The National Archives of Australia has an extensive online collection of digitised materials, including service records; the Record Search facility allows researchers, community members, etc. to narrow their search to specific Wars. If a person’s name is known, the surname details can be used as the search term – generally the full Service Record [Attestation Form; Medical Info; Service Duty, etc.] is accessible via a digitised copy. Service Records for Aboriginal and Torres Strait Islander people may also include a reference to their Aboriginality in their Medical Information. The National Archives of Australia has a webpage specific to Service Records.

Australian Light Horse Studies Centre

This website is a Forum-based platform and covers a range of topics relating to the Australian Light Horse, including a section on Aboriginal Members of the Light Horse, AIF.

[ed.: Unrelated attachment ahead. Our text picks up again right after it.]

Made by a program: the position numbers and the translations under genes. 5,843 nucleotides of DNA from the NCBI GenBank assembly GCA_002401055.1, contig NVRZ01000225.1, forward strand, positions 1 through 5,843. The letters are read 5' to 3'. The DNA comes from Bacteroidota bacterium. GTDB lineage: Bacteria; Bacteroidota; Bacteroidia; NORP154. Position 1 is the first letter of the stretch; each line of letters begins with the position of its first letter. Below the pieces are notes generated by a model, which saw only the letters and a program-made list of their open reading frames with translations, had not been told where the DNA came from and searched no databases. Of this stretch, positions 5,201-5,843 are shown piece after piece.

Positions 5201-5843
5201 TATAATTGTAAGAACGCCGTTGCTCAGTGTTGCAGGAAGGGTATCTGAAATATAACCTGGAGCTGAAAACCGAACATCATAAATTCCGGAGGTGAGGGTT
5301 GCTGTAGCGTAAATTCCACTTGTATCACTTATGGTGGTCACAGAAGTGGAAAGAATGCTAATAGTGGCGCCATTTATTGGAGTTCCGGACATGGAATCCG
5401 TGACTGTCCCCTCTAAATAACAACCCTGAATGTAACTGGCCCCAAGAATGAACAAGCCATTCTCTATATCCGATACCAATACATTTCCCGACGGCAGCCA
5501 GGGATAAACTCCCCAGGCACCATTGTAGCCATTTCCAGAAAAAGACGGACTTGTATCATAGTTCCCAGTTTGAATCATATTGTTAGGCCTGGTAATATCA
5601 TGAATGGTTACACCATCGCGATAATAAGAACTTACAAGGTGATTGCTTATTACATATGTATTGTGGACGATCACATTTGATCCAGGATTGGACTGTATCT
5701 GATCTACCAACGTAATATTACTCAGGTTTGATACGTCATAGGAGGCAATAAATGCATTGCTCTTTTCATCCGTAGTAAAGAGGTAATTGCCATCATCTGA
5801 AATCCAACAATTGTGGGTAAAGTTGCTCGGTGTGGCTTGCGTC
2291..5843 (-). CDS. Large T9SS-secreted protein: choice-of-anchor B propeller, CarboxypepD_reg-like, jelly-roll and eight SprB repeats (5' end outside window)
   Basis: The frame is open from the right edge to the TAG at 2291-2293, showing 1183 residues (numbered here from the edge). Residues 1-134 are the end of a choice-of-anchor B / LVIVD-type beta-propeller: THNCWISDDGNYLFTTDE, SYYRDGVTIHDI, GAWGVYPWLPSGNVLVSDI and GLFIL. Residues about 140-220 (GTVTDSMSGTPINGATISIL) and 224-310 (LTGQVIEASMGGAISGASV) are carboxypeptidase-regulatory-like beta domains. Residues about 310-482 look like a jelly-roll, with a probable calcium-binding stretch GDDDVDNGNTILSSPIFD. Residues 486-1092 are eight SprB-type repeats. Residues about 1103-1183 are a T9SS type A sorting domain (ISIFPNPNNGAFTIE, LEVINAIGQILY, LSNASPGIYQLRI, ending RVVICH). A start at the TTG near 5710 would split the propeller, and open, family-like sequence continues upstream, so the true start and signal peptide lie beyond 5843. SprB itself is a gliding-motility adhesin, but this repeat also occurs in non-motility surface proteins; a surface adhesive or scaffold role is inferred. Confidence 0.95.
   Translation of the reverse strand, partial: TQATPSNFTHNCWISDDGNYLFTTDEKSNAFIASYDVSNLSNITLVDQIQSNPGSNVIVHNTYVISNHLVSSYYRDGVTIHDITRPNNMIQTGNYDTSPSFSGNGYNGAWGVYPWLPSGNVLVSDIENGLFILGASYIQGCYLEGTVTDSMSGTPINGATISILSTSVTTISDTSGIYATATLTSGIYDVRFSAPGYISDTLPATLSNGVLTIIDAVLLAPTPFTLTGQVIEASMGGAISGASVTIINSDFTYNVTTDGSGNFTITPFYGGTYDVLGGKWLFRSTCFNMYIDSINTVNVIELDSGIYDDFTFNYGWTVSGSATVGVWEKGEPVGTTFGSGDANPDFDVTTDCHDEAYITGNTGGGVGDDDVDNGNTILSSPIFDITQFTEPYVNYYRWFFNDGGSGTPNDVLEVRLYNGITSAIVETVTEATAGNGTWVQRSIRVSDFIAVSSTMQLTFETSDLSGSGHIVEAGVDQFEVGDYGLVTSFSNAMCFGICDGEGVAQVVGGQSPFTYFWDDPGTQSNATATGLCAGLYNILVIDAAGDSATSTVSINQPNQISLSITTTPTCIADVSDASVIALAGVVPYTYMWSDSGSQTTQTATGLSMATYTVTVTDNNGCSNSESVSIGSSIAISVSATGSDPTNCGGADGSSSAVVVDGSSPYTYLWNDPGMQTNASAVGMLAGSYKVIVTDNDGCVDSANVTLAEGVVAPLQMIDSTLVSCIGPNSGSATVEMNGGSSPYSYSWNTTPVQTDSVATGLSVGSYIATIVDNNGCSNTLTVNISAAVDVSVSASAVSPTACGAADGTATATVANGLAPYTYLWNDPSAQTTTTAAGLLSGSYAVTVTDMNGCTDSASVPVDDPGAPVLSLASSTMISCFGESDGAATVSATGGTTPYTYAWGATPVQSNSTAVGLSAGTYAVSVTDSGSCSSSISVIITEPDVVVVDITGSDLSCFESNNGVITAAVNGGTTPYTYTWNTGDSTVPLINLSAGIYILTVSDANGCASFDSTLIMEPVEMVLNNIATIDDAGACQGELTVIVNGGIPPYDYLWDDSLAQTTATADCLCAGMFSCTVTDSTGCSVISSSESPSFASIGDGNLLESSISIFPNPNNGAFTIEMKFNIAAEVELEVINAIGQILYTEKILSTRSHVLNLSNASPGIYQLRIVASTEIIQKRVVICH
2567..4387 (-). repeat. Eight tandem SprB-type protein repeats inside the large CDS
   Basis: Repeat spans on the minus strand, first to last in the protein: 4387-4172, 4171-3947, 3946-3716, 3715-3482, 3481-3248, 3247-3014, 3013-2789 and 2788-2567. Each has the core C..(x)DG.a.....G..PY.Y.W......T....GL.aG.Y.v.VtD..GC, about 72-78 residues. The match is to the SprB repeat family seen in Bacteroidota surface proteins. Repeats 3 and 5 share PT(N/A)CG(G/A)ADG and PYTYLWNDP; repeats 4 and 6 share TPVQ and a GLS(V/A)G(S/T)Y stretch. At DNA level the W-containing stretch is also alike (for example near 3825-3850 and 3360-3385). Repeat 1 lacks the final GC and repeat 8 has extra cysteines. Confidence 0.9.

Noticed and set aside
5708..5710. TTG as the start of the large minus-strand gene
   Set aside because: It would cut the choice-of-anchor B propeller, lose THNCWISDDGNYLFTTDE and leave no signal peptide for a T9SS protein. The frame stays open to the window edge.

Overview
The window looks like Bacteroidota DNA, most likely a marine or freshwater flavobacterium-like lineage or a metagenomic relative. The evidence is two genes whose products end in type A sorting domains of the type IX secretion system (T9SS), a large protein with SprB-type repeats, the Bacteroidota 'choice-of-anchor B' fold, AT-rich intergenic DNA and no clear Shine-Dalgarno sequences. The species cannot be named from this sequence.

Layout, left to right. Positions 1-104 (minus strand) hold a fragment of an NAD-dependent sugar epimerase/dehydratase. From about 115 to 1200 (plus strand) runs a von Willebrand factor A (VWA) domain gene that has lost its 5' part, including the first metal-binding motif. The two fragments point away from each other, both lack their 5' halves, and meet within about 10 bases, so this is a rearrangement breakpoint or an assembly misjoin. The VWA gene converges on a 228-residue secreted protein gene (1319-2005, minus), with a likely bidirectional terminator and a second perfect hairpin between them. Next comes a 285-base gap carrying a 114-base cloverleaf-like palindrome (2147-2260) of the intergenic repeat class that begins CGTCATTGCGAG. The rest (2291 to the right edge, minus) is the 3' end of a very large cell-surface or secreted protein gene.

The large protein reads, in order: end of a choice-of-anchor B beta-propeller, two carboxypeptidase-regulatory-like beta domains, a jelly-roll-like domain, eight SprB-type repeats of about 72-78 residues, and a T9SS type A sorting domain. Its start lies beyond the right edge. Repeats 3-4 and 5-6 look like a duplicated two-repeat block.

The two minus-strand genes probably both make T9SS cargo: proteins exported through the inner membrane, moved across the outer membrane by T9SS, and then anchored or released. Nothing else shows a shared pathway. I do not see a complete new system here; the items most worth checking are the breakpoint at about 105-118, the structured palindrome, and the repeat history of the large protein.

Mapping Our ANZACs

This website has an interactive map format to find a service person either by place of birth or place of enlistment; it then links to Service Records located in the national Archives of Australia. Other webpages allow for input from registered members, including scrapbooks as well as the capacity to add notes on service persons.

Australian Institute of Aboriginal and Torres Strait Islander Studies (AIATSIS)

AIATSIS has an online exhibition ‘Indigenous Australians at War‘ which has a comprehensive overview of the background context for Indigenous participation in the war as well as excellent resources and further reading. A newly created section complements their own research activity into Indigenous service persons: Our Mob Served. AIATSIS also has a Family History Unit which has developed a guide to researching Indigenous people in Military Records.

Indigenous Histories

Indigenous historian Philippa Scarlett has developed a blog which expands on her research work into Indigenous participation in WW1.